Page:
Purpose: The exploration of resilience factors which may moderate the impact of violence exposure on African-American youth living in high-crime neighborhoods has received scant research attention. Yet, how these adolescents appraise and cope with exposures to violent events has implications for social adaptation and resilience. This article attempts to organize diverse literatures and cross-disciplinary perspectives into an integrative framework for the study of resilience among African-American youth exposed to violence.
Methods: The search for protective factors requires critical examination of both the ethnocentric bias in traditional developmental frameworks and the decontextualization of sociocultural and environmental influences on adaptation. A paradigmatic refocusing is necessary, one which highlights the capacities for coping and adaptation resulting from the engagement of personal resources, family strengths, and community support systems.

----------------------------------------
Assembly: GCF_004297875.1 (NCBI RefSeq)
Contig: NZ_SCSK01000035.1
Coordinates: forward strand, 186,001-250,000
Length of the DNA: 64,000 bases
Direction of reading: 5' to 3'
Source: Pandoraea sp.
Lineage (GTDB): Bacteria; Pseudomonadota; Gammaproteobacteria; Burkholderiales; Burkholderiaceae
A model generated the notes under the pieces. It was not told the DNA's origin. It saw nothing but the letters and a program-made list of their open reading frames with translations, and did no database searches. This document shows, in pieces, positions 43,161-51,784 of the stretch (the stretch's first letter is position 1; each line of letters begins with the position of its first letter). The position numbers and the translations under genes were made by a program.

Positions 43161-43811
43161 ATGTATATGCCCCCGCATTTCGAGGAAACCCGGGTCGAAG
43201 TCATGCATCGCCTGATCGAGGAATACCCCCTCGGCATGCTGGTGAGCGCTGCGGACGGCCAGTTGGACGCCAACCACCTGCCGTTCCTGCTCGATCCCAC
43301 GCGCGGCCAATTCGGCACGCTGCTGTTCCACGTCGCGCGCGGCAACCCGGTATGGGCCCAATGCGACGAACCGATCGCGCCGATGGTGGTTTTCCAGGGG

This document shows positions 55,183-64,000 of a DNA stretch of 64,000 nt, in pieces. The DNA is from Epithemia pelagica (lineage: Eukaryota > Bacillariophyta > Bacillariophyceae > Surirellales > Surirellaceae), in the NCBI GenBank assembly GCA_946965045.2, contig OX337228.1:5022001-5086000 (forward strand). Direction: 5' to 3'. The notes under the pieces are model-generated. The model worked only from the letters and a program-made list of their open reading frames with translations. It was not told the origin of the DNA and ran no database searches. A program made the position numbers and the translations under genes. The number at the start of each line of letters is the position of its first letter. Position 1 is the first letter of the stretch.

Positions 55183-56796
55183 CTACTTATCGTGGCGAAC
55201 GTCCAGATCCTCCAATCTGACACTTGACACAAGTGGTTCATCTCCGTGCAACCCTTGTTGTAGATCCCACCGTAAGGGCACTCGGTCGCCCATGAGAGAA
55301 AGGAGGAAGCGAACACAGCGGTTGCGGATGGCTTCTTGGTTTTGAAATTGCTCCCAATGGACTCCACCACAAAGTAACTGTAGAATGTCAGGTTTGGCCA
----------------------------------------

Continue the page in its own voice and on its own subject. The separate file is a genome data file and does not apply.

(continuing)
Results: To facilitate this research, an appraisal and coping model of violence is presented. This model emphasizes the need to identify and assess the appraisal processes and coping strategies initiated by African-American families as they attempt to thrive amidst community violence.
Conclusions: Protective factors, operative at different junctures and within different ecologies, may reduce the likelihood of maladaptation or promote social competence in African-American youth exposed to violence. This search for resilience must address the meaning of competence and mechanisms of familial and external support that are salient within the African-American community.